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Barron's Booknotes-Moby Dick by Herman Melville
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CHAPTER 113: THE FORGE

Perth stands at the forge, and Ahab approaches him holding a small leather bag. The sparks from the forge surround the two men, making them seem like brothers in the fire. Still, Ahab says, the smith's sorrows are nothing compared to his own; for the blacksmith to know true woe he would have to go mad, as Ahab has. There's something genuinely moving and pathetic about Ahab as he asks if Perth could smooth out the brow that has been wrinkled by his obsession with Moby-Dick. But the smith answers that those seams are the one thing he can't repair.

Ahab orders Perth to make a harpoon from the nailstubs of racing horses' steel shoes-the strongest material blacksmiths ever work with. Before Perth can finish, Ahab himself takes over, working in the flaming forge while the fire-worshipping, demonic Fedallah seems to give a curse or a blessing on the effort. Next come the harpoon's barbs, made from Ahab's own razors. And at last the weapon is ready to be tempered-made stronger by sudden cooling. Most metal is tempered in water, but Ahab's harpoon will be tempered in pagan blood. He orders the three harpooners to cut themselves for him.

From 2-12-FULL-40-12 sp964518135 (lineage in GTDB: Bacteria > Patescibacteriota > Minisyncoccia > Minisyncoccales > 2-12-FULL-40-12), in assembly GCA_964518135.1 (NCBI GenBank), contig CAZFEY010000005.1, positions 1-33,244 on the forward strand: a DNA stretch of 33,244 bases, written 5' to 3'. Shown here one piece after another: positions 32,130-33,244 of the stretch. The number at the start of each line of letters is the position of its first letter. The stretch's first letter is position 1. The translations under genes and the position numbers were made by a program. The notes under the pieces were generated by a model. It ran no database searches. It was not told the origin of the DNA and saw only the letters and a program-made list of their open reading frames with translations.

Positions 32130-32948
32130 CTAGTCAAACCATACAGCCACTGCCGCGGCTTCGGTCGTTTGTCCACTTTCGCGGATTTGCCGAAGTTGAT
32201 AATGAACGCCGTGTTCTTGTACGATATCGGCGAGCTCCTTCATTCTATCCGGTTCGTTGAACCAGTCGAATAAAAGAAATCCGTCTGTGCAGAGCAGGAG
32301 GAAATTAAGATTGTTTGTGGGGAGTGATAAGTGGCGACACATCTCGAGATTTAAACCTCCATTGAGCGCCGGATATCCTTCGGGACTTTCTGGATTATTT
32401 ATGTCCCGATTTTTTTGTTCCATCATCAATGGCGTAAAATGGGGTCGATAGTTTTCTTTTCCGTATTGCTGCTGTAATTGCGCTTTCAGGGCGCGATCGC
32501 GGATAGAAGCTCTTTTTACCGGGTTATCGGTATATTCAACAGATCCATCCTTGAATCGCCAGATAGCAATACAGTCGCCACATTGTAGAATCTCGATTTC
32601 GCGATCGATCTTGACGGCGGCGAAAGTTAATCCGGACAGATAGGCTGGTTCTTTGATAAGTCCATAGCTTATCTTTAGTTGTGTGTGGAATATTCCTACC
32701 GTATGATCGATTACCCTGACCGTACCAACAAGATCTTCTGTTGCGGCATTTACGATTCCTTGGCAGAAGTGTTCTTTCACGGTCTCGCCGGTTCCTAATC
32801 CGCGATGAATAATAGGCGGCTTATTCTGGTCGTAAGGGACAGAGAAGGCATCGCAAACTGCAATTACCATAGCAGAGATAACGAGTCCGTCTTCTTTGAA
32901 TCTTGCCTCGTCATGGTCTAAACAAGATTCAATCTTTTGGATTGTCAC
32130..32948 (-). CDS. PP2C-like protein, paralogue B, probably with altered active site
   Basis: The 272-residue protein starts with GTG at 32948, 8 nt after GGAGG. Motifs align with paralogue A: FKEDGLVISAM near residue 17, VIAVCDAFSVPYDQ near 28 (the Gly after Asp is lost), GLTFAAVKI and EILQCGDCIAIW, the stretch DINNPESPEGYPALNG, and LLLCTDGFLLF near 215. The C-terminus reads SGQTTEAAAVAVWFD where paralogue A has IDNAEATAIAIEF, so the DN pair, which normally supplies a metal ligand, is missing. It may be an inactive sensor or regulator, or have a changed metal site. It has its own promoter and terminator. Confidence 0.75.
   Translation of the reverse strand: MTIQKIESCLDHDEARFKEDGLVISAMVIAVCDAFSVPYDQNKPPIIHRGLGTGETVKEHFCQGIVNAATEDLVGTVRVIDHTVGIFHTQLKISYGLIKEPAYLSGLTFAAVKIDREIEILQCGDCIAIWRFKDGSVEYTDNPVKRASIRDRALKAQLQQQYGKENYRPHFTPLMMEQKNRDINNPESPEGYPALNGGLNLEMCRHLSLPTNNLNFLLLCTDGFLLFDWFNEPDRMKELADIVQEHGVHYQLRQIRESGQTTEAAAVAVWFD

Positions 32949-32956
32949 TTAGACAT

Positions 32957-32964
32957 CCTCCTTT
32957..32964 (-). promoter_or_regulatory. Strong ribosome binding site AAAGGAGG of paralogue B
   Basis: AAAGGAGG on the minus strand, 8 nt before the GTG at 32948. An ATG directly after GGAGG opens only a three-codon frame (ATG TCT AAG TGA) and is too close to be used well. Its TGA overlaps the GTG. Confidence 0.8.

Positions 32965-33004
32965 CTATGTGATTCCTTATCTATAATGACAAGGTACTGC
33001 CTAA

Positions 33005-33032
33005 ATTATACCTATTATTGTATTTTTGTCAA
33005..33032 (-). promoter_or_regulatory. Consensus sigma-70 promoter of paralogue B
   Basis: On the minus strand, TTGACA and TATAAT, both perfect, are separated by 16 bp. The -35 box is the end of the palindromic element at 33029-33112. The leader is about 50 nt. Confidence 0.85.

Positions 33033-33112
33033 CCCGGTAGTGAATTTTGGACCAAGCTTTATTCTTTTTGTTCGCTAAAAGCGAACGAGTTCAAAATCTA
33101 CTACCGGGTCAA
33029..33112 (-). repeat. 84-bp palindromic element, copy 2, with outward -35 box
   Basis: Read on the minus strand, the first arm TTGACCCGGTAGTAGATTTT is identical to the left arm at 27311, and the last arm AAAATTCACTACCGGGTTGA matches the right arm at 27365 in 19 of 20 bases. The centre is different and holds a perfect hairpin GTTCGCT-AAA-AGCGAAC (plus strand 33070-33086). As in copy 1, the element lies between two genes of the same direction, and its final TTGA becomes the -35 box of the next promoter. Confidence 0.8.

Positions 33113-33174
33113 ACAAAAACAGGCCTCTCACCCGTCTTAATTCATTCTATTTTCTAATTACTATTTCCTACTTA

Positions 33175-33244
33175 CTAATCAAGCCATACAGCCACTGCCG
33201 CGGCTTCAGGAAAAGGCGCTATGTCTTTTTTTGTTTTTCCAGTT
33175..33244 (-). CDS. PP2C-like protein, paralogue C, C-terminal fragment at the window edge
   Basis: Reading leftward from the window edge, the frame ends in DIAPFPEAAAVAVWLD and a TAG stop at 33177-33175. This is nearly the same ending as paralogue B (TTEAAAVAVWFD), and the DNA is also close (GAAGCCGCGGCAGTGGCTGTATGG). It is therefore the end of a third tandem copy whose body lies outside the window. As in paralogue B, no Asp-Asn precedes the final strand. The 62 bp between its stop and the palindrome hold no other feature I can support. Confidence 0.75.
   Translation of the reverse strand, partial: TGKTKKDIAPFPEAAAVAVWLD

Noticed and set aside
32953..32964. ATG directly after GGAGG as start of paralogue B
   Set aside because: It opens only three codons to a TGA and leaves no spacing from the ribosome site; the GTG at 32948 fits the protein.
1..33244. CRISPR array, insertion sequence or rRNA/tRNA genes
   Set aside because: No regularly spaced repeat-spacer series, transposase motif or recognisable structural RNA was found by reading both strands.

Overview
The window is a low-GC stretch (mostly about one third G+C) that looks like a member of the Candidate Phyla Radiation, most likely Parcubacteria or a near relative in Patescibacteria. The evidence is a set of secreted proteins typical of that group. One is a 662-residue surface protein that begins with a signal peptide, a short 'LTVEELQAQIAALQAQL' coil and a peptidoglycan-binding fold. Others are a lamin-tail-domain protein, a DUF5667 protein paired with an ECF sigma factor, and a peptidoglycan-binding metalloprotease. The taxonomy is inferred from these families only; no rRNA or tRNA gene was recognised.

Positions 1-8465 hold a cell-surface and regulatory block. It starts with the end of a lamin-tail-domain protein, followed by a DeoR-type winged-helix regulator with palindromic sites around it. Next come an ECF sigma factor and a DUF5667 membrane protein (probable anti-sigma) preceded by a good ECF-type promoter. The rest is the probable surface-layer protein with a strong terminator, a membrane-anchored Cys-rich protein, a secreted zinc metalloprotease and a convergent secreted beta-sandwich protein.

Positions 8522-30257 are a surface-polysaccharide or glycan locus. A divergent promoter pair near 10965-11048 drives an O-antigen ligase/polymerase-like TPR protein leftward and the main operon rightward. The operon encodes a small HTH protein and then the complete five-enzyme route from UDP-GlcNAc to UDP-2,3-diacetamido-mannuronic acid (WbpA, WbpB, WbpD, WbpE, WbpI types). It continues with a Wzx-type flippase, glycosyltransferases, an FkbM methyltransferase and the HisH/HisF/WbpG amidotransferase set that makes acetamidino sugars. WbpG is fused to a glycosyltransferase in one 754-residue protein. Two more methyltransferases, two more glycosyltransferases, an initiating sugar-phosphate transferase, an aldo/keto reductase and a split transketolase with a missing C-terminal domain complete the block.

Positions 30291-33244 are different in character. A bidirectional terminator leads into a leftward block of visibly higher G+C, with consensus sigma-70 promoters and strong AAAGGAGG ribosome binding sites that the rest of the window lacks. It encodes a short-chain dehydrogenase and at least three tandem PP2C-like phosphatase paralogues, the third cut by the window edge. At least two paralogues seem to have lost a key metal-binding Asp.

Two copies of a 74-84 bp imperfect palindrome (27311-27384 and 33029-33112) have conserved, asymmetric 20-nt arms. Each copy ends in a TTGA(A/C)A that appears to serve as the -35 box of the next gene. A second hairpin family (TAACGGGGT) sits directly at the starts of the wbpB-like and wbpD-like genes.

"Ego non baptizo te in nomine patris, sed in nomine diaboli!" howls Ahab blasphemously. "I baptize you not in the name of the father but in the name of the devil." Ahab takes the weapon and returns to his cabin, where Pip's laughter can be heard.

NOTE: A RELIGIOUS RITUAL

When Ahab says he baptizes the harpoon not in the name of the father but in the name of the devil, he's calling attention to the fact that the forging of the special harpoon is a hellish parody of creation itself. The weird ceremony is further evidence that Ahab is attempting to make himself into his own God, as Lucifer attempted in his rebellion.



CHAPTER 114: THE GILDER

The Pequod sails into Japanese whale grounds, and the crew is so busy they work 20 hours at a time. During these mild days, Ishmael says, the ocean is so lovely that "one forgets the tiger's heart that pants beneath it"forgets that underneath the serenity lie danger and death. Even Ahab feels the calm, though for him it can never last.

Ishmael, too, knows that the calm is only temporary. Life is as full of storms as of good weather; we grow from infancy to old age-and then what? Where lies the final harbor? (You'll remember that Ishmael had only "intuitions" of the heavenly.)

You should compare the three views of the ocean in this chapter. Ishmael is full of appreciation of its loveliness yet bothered by doubt. The religious Starbuck sees the beauty overcoming the evil. And matterof-fact Stubb proclaims only that he is jolly. Looking at the ocean becomes a metaphor for looking at all of life.

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Barron's Booknotes-Moby Dick by Herman Melville
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